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The Andrews Sisters made the song famous and the entire country was dancing to the beat of the "Boogie Woogie Bugle Boy of Company B" way back when.  It was an inspirational war time song deigned to keep spirits up and help the USA trudge through some pretty tough times.  Recorded on January 2nd 1941 the attack on Pearl Harbor was almost a year away and D-Day wouldn't come until 1944 but the national mindset was already thinking that there probably wasn't much of a way around what was to come.  WWII would divide the world and define the "Greatest Generation".  Every part of history has had some pretty incredible moments where we've been tested and through those tests we've defined ourselves, and we've had some that have stood out.  

While not the original "Boogie Woogie Bugle Boy" Muskegon's connection to the legend was a man named Clarence Zylman.  Clarence Zylman served his country as a bugler, playing reveille in his own boogie-woogie style. He became a military legend as the bugler who got the troops up with a jitterbug in their step. He was an ordinary man who led a remarkable life, and, thanks to an extraordinary song, will forever be known as Muskegon’s Own Boogie Woogie Bugle Boy.  Born in Muskegon and trained on the streets of Chicago, he toured the country as a professional trumpeter helping to lead a musical revolution, featuring a new boogie-woogie sound.  He joined the Army in his 40's and took on the famed role.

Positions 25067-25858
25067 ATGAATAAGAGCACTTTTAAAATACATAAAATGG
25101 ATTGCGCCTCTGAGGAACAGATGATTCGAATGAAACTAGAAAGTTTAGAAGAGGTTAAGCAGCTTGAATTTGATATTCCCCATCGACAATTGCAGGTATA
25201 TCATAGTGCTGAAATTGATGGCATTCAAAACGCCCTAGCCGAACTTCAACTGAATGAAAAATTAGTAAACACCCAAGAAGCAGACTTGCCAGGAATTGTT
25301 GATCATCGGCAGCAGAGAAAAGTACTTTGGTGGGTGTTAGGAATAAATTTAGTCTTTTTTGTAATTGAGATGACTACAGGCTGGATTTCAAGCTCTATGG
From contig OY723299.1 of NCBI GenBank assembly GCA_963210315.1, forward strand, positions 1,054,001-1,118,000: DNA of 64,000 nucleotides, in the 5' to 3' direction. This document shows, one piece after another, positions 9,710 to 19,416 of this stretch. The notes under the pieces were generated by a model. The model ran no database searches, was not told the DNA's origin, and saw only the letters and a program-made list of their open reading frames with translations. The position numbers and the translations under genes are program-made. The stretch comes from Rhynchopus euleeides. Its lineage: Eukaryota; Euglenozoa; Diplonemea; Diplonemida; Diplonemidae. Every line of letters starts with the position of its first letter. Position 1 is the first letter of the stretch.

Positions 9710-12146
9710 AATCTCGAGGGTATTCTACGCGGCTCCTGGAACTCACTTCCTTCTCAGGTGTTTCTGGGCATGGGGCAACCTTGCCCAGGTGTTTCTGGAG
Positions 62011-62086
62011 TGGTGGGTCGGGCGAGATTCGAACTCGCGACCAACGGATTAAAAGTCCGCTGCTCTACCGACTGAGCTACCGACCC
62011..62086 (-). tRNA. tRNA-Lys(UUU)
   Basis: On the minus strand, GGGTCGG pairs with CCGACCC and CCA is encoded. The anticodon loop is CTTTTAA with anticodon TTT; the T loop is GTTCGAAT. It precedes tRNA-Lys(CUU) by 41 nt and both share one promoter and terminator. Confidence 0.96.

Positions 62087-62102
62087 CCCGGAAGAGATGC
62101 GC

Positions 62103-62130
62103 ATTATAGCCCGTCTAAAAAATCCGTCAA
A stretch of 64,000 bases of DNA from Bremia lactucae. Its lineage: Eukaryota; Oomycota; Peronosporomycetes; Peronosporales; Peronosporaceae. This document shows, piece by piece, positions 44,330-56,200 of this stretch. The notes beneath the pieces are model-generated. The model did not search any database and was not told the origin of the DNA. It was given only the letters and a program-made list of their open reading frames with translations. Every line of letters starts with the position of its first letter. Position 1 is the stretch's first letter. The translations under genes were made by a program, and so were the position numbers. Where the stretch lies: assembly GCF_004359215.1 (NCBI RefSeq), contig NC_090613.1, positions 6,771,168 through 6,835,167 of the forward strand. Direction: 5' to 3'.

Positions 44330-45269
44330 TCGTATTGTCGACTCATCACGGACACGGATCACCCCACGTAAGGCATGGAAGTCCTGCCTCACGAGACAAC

November 10th, 2018, near the LST 393 Veterans Museum, a public event will be held to dedicate a life-size bronze sculpture of Clarence Zylman. Installed prominently along Lakeshore Drive, Zylman faces east towards the rising sun, forever playing reveille to wake Muskegon. But the story gets even more local.  The sculptor is a Reeths-Puffer grad!


Meet Ari Norris!  The son of a local teacher and avid fan of history and art, Ari took the path less traveled and took off for a sculptors apprenticeship for years to learn his art.  Meticulous work, dedication to perfection and the honoring of centuries of the craft Ari is now beginning to have his work placed around the country.  Recently, his bronze dedication to Doris Rucks at Muskegon Community College was unveiled and as you can probably guess, November 10th Ari's work will be celebrated once again Downtown Muskegon by the LST 393 when the Boogie Woogie Bugle Boy is dedicated.

I caught up with Ari at Muskegon Community College near the Doris Rucks piece to talk about his life path and career decisions.  What it takes to become a sculptor and how it feels to have such important work pop up around his home town.  Take a listen.

Remarkable to see a local guy take off on a road less traveled and willing to make a dream become a reality.  The blending of art and passion is never an easy thing and the effort and determination it takes to enter a world like Ari has...that takes some guts.  We have much to celebrate in this young man and as his career unfolds on a world stage, maybe someday it will be the artist himself we're celebrating here in town with an unveiling.  We can only hope.  Thanks to Ari for a few minutes and if you'd like to visit his website it's at .